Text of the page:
Toddler needs fast ride off island after accidentally swallowing lamp oil
Morgan and Jake had just said goodbye to their sons, two-year-old Oliver and his big brother, James. The young family was on the island of Islesboro, visiting Jake’s parents and enjoying another perfect Maine summer on the ocean. Morgan and Jake were headed off the island for the weekend to attend a wedding, leaving Oliver and James in the capable hands of grandparents.
They just missed the ferry to the mainland and were waiting in the terminal for the next run when Jake’s mother called. Mistaking it for a sippy cup of water, Oliver had just ingested lamp oil. In only a few minutes, he began showing signs of difficulty, wheezing and struggling to breathe. His grandparents had already called poison control and were taking him directly to the island health clinic. Jake and Morgan would meet them there.
Physician assistant Owen Howell has been caring for the people of Islesboro for 13 years. It’s a job that he loves in a community that fits perfectly with the Howell’s family lifestyle. He was finishing up with the last patient of the day when the clinic’s phone rang. It was poison control, advising Owen that a 2-year-old had ingested kerosene, was short of breath and on his way in. When Oliver arrived with his parents, Owen quickly understood the severity of the situation.
First, his training taught him that critically ill children are quite different from critically ill adults. You can see a steady progression of the illness in adults, as signs and symptoms move along at a somewhat predictable pace. Children, however, can appear as though they are remaining stable and then suddenly start deteriorating rapidly. In addition, rural medicine has its own distinct challenges, including remote location and limited resources. The unique nature of this emergency required specialized equipment that was unavailable at the small island facility. LifeFlight was able to provide equipment, medication and the specialized tools necessary in this tenuous situation. The flight crew and aircraft also provide experienced hands and speed to cover great distances.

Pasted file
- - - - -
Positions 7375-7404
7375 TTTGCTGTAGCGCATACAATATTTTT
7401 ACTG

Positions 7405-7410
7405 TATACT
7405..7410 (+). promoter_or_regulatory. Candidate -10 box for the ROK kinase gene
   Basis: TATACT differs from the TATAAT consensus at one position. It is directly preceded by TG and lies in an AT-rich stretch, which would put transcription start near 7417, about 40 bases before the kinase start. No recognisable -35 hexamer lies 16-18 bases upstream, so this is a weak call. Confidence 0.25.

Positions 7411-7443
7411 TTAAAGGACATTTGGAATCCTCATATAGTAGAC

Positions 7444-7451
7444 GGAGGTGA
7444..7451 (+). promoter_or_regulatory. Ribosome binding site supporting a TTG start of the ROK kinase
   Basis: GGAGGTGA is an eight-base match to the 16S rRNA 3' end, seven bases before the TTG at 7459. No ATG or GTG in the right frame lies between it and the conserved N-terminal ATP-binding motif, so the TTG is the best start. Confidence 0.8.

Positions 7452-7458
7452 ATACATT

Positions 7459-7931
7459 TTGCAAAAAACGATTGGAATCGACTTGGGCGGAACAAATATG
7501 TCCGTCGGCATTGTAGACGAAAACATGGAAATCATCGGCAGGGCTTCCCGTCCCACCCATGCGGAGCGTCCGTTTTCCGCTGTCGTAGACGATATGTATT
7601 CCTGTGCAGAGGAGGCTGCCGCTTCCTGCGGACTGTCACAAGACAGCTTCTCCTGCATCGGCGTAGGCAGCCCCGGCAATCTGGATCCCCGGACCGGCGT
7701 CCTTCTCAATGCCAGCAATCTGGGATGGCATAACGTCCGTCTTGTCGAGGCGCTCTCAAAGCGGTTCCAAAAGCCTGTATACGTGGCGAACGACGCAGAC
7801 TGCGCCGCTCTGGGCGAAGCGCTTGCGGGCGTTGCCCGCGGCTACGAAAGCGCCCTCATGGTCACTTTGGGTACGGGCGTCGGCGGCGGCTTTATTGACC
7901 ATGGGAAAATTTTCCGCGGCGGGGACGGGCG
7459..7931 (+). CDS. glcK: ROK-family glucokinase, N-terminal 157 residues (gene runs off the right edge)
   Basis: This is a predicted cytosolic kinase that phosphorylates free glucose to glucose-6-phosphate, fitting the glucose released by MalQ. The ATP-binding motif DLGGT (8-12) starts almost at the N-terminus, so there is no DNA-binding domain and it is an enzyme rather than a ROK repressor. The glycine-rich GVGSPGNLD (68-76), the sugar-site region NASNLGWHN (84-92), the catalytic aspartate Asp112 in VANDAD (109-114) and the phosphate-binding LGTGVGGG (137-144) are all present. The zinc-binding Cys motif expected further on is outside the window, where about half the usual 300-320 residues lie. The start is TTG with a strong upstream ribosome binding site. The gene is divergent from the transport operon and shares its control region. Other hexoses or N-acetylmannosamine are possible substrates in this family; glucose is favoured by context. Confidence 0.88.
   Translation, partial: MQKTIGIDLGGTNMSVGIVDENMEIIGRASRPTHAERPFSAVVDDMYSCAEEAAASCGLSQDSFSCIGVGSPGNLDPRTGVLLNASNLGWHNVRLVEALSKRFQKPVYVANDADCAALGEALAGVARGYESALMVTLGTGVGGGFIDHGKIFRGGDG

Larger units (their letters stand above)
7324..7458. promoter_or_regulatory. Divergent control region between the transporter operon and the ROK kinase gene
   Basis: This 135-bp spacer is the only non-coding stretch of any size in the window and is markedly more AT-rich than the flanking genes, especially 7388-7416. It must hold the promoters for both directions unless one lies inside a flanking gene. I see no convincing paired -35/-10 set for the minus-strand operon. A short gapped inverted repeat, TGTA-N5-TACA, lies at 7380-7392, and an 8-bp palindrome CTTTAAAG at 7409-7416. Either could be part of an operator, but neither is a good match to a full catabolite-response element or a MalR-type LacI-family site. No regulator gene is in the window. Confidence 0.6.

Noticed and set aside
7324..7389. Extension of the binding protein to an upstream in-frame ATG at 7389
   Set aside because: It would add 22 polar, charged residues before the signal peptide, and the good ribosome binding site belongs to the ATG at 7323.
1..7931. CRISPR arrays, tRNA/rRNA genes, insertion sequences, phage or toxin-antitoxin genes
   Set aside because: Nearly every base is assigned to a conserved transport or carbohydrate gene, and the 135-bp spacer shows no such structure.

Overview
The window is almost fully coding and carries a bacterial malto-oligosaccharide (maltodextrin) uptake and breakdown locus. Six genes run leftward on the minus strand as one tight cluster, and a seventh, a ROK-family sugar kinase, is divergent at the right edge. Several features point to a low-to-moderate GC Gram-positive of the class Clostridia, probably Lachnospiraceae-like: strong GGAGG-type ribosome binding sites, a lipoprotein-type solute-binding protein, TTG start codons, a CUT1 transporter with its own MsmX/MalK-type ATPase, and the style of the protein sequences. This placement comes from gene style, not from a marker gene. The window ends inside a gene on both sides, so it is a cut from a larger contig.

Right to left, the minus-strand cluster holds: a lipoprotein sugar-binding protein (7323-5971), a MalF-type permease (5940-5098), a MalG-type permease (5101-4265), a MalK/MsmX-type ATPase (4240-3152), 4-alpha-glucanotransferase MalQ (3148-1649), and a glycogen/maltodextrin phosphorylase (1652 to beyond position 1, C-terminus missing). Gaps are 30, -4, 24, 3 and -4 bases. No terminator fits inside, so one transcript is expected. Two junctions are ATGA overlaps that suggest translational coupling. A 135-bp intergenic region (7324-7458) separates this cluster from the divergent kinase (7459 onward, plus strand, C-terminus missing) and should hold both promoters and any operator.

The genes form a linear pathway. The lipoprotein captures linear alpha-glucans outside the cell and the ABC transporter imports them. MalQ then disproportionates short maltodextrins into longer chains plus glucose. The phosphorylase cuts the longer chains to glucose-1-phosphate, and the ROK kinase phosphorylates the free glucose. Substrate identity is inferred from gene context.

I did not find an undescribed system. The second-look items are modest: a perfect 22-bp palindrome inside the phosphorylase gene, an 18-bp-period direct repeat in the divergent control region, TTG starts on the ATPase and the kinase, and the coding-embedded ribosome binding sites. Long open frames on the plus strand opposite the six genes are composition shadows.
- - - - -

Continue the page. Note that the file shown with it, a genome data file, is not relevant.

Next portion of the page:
Owen took one look at Oliver and knew he needed to get to Eastern Maine Medical Center in Bangor as quickly as possible. He activated the 9-1-1 system which, in turn, requested transport by LifeFlight. Once those calls were made, Owen and the EMS team worked to prepare Oliver for transport. He was first given oxygen and nebulizer treatments. His vital signs were continuously monitored as the ambulance took them to the local airstrip where they would meet the aircraft. The toddler’s vital signs seemed to remain stable, but Owen realized once Oliver started downhill it could be a sudden and rapid decline; one that’s incredibly difficult to reverse.
While enroute, the flight crew told the folks on the ground that there wasn’t an extra seat on the helicopter for one of Oliver’s parents, so Morgan and Jake left their son in Owen’s care and began their journey first to the mainland and then on to Bangor.
As soon as his parents left, Oliver started to fall asleep, a sign that his little body was working so hard to breathe that he was physically exhausted. Fearing it was the beginning of the decline, Owen and his team kept Oliver awake and his airway clear for the last few minutes before the helicopter arrived.
“I’ve worked with the LifeFlight crew on several previous occasions,” recalls Owen. “When they show up, it’s quick. They have all the right tools and each person has a specific job.”
The flight crew quickly assessed Oliver and knew they needed to secure his airway before it was too late. They started an IV and used a video laryngoscope to safely and efficiently place a breathing tube. The tube allowed oxygen to reach the toddler’s lungs, but prevented him from aspirating on the oil. Once the flight crew had Oliver stabilized, Owen called Morgan and Jake, who were on their way to the mainland, to give them an update.
“At one point, I spoke with the pilot, Dave,” remembers Morgan. “He told us they were doing everything they could to get Oliver to the hospital in time. He was so calm, I didn’t realize how dire the situation was.”
Once at Eastern Maine Medical Center, pediatric intensivist Dr. Jonathan Wood and his crew took over. The best course of action was to provide systemic support for Oliver while his body took care of the poison. They were able to remove Oliver’s breathing tube 24 hours after he arrived, and he was discharged from the Pediatric Intensive Care Unit just a few days later.
His parents are filled with gratitude. “It’s unbelievable how positive the outcome was,” says Morgan. “Without the care and expertise of everyone involved, we would be telling such a different story.”
Owen couldn’t agree more. “I’ve never had an experience like this, where I was certain that it would have been truly devastating had LifeFlight not been there. That crew and that transport made all the difference in whether or not Oliver survived. It was truly a profound experience.”